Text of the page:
I have been working with the girls, as I wrote in Older Students Need Attention, Too, and have not spent much time on Miss 16’s high school records which she soon will be sending to universities. Before I really focus on the records, though, I want to help her with a bit of SAT prep.  We’ve found that the SAT is a good confirmation of ‘mommy marks’.

In our gardens and yard

Most of our tomatoes are going bad before they ripen, so we are not making any salsa this year. I’m so thankful we have a lot left from last year!  The squash and melon harvest was great, but the leeks all shrivelled up and only a few carrots germinated.  The orchard did not produce much either.  However, we have a lot of cabbage and beets, some turnips, much chard and kale, and even some lettuce.  Although we had a bumper crop of cucumbers, we ended up wasting them rather than giving the excess away.  I hate it when that happens.

In our gluten free kitchen

We’re eating as much garden produce as possible. My theory is that whatever we eat does not need to be preserved or to fit into our freezers. This is the time of year when I feel the best, probably because of the huge number of vegetables.  I love them so much in fact that after a meal I’ll gladly finish up the salad, the squash, the beets….   We’ve also enjoyed breads, cakes, cookies, pies, and more.

Some of my favorite things were

  • Hanging out with my family.
  • Beautiful fall colors.
  • Watching the kids play games.
  • Our new huge, comfy couch.

Questions/thoughts I have…   What do you do when the puppy trains the kids?  Our puppy has taken to tapping on the window if he wants someone to come to the door…and they go, each time!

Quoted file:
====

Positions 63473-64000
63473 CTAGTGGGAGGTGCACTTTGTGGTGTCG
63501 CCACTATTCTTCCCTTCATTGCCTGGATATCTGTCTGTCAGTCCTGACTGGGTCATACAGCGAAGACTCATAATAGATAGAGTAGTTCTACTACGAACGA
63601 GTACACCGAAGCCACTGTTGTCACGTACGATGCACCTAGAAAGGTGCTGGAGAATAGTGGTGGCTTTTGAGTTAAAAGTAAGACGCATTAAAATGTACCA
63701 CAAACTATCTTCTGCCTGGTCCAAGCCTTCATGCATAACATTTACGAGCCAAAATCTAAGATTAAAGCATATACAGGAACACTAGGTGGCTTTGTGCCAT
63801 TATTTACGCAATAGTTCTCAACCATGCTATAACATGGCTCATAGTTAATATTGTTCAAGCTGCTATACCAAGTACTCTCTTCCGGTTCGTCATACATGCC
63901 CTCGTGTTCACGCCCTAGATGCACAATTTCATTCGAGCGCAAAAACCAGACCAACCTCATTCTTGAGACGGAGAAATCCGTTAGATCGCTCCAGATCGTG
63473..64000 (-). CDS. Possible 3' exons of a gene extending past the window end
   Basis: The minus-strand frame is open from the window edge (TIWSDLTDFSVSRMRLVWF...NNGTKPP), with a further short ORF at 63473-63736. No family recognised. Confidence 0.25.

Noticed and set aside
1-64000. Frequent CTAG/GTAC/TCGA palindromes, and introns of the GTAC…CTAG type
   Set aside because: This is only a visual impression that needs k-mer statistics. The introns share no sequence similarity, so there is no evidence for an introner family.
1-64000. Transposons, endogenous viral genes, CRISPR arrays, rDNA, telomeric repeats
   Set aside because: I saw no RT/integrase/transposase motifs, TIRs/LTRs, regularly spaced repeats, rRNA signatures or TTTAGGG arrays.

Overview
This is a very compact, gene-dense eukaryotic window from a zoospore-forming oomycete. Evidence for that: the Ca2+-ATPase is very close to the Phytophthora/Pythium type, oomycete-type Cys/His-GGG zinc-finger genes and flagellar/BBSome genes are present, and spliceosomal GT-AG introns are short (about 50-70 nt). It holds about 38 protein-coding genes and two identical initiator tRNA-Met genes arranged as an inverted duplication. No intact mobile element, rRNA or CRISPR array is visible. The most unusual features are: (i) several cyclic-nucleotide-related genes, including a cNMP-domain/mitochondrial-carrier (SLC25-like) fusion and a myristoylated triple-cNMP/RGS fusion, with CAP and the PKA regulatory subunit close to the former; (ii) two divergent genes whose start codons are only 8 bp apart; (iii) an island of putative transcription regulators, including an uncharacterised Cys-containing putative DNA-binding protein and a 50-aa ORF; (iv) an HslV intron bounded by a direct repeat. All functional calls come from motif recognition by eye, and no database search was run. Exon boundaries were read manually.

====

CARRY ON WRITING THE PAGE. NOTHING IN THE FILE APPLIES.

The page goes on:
Fitness… I manage to average around 10,000 steps a day, but have let the other exercises go.  Life is still getting in the way. I also need more and more sleep, often over 10 hours a day.  That is frustrating, but I know better than to fight it.  On the positive side, my headaches have almost disappeared and I’ve maintained my tiny weight loss.

Some of the things I’ve been working on

  • Homeschooling, obviously.
  • Harvesting the garden.
  • Reading.
  • Dejunking the house. We have never been this successful before: 15 huge bags/boxes in the last few weeks! That resulted partly from the demise of our indoor oil tank (the technician said he inspires a lot of cleaning) and partly from the need to rearrange everything because of our new couch.

I’m reading… Hebrews.  I finished The Vine-Ripened Life, The Meaning of Marriage, Honey For a Teen’s Heart (very worthwhile), and What Your Heart Needs for the Hard Days.  I’m still reading The Perfect Score Project, The Stories We Tell, and On Christian Doctrine.  On the back burner are Pascal’s Pensees, A Man Called Intrepid, and 52 Weeks of Family French.

Reading aloud…We read Luke at mealtimes and have almost finished Captains Courageous.  I love that book, but it does have some gruesome bits that I always skip when I read it to myself; I had forgotten about them when I chose to read this.

When my husband is home for meals, we read Isaiah.

I’m grateful for ….  Two functioning vehicles and lower gas prices.

Quote or link to share…. Ever since I first read How Should We Then Live? I’ve wanted to watch Francis Schaeffer’s video series about his book.  Here’s a link to each episode.  I’m not pleased that the blog author used my entire review without my permission, but I forgive him because he’s put up the video links.